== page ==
Final submission to The Bank of England’s dialogue on the design of a Central Bank Digital Currency.

Final document ‘Response to @bankofengland‘s Discussion Paper on CBDC’ submitted at 4pm 12th June 2020. Thanks to Iron Man Records Patrons and everyone involved for their help and support.

To the Governor and Officers of the Bank of England

12th June 2020

Dear Sirs:

Thank you for the opportunity to provide feedback on your Central Bank Digital Currency (CBDC) discussion paper.

We believe that a bearer of a unit of CBDC must have the capacity to destroy it.

Specifically, ‘to destroy’ means ‘to permanently remove a unit of currency from circulation’ such that – once destroyed – the bearer is no longer able to retrieve or access the value represented by the CBDC and there can be no future bearers of it.

Why do we think this is important?

The capacity for a unit of currency to be destroyed is the ‘gold standard’ in the creation of a currency. It is this feature of money that ensures the sovereignty of the bearer in relation to their ‘owned’ currency. It signifies that ‘we’ have dominion over ‘our’ money, rather than ‘it’ over ‘us’. Such a quality has always inhered within ‘material’ money; coins can be buried, lost or smelted, banknotes can be burned.

If a CBDC is to have all the features and functions of banknotes, it must include ‘the capacity to be destroyed by the will of its bearer’. This would distinguish a CBDC, from the e-money of Private Banks (which cannot be destroyed by account holders).

But who would want to destroy their own money and why would we include a feature that no-one would really want?

It is certainly true that the destruction of currency is anathema to the logic of finance and contrary to a ‘common sense’ view of our relations with money. However, such modes of thinking in no way capture the breadth of philosophical, theological, and metaphysical speculation expended on money over the last two millennia. A strictly economic view fails to account for money’s substantive and reflexive relations with our intellectual, emotional and spiritual lives; the ‘three functions’ are an inadequate description of its totality.

The question of who would want to destroy their money and why? should be turned on its head. Instead, we should ask (or rather The Bank must ask itself) Why design a currency in such a way that its bearers are forbidden from destroying it and what would the purpose of such a limitation be? Sovereignty lies – ultimately – in our capacity to destroy (or sacrifice) a thing, rather than our property rights to it. To create a CBDC that cannot be destroyed is to limit our potential for human liberty.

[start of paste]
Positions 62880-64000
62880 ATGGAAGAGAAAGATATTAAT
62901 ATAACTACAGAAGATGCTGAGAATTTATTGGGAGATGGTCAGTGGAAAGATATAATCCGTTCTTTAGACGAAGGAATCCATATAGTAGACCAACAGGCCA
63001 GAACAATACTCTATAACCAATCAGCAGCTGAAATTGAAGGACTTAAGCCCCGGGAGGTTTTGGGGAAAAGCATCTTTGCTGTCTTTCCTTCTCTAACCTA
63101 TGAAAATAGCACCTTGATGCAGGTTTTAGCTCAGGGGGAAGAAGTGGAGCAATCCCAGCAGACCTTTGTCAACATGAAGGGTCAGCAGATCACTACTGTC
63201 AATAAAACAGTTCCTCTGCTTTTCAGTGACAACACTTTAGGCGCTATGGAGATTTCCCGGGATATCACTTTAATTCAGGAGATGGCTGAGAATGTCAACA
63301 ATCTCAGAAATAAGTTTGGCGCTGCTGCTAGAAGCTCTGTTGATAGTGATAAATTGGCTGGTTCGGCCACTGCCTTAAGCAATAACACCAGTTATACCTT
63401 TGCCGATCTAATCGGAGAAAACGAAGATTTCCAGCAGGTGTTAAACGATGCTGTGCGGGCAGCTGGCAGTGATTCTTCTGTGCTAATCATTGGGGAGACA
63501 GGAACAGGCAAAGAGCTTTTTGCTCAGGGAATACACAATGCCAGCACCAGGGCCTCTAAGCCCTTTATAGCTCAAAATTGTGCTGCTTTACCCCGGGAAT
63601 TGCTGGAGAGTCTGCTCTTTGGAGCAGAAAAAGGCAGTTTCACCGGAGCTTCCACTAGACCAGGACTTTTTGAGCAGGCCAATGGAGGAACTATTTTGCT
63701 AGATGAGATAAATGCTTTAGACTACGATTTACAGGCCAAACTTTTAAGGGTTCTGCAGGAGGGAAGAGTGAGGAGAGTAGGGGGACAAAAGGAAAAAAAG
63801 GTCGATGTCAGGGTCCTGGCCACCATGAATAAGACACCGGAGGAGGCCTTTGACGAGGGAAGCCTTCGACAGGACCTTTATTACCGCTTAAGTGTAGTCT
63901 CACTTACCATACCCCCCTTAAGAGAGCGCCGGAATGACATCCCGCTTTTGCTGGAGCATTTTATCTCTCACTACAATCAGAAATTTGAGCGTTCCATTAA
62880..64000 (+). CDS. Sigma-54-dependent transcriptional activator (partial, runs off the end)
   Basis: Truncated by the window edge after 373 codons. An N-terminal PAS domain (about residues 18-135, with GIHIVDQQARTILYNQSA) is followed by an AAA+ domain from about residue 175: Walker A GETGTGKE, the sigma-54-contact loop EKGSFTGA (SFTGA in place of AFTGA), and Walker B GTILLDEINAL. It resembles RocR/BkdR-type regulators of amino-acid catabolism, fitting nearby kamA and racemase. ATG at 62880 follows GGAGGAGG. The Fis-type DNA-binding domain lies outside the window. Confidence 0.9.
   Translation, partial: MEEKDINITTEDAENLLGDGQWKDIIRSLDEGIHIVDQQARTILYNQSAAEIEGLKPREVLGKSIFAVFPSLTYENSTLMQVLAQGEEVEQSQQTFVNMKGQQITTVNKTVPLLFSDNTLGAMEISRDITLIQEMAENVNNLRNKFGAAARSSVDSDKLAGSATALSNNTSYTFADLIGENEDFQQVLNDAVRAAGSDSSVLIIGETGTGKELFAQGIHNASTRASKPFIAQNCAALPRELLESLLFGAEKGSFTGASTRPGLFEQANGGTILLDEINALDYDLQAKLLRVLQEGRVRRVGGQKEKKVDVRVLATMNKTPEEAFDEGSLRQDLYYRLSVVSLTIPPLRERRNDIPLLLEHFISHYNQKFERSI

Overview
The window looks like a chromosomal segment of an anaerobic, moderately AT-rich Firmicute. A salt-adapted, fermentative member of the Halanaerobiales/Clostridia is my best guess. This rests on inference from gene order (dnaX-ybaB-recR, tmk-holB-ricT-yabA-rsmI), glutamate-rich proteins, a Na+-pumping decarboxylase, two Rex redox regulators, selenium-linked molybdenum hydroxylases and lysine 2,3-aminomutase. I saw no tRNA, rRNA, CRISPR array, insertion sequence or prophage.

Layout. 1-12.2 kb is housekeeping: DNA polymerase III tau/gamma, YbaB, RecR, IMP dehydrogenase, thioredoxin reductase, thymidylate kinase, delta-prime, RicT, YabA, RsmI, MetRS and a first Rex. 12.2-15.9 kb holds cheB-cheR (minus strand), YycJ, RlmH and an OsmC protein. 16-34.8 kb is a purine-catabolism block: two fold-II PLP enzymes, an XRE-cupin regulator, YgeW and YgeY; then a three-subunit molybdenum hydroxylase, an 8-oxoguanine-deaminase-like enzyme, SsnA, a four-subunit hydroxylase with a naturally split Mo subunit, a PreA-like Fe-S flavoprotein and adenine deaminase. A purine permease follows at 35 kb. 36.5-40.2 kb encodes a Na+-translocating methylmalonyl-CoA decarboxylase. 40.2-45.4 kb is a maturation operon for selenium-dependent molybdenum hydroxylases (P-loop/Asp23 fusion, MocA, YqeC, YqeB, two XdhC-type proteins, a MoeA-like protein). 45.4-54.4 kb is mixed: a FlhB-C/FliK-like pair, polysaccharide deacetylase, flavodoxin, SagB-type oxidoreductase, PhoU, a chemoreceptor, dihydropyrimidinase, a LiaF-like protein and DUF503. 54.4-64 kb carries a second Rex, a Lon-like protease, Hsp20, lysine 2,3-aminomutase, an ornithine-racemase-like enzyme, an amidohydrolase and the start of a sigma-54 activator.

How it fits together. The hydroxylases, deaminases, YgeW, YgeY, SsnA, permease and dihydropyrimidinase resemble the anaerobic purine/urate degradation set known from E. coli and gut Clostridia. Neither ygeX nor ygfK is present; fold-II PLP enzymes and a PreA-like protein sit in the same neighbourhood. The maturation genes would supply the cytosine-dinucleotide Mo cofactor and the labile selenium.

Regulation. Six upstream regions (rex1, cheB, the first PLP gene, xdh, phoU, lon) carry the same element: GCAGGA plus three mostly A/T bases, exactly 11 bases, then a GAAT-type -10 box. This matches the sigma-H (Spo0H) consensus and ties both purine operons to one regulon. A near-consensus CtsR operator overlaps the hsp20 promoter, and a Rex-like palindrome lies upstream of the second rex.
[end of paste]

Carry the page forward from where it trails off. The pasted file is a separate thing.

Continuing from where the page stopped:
We would be very happy to contribute to the ongoing discussion and provide The Bank with the appropriate intellectual arguments to support the views outlined above.

It has always been possible for bearers to destroy ‘cryptocurrencies’ (or ‘cryptoassets’) built on Distributed Ledger Technology. This is achieved simply through the destruction of ‘private keys’. However such functionality is written into the design of a CBDC, its effect is essential to The Bank’s avowed aim of ‘promoting the good of the people of the United Kingdom’.

Yours faithfully,

Mr Jonathan Harris BSc, MBG, Delivery Driver
Professor Nigel Dodd LSE Sociology, Author The Social Life of Money
Noam Yuran, PhD Senior Lecturer, Bar Ilan University, Author What Money Wants
Rachel O’Dwyer, PhD Lecturer, National College of Art & Design
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The Bank of England (BoE) is the UK’s central bank. The Bank’s mission is to deliver monetary and financial stability for the people of the United Kingdom.

Jonathan Harris (BSc LSE) also known as The Money Burning Guy, is an Iron Man Records Patron.

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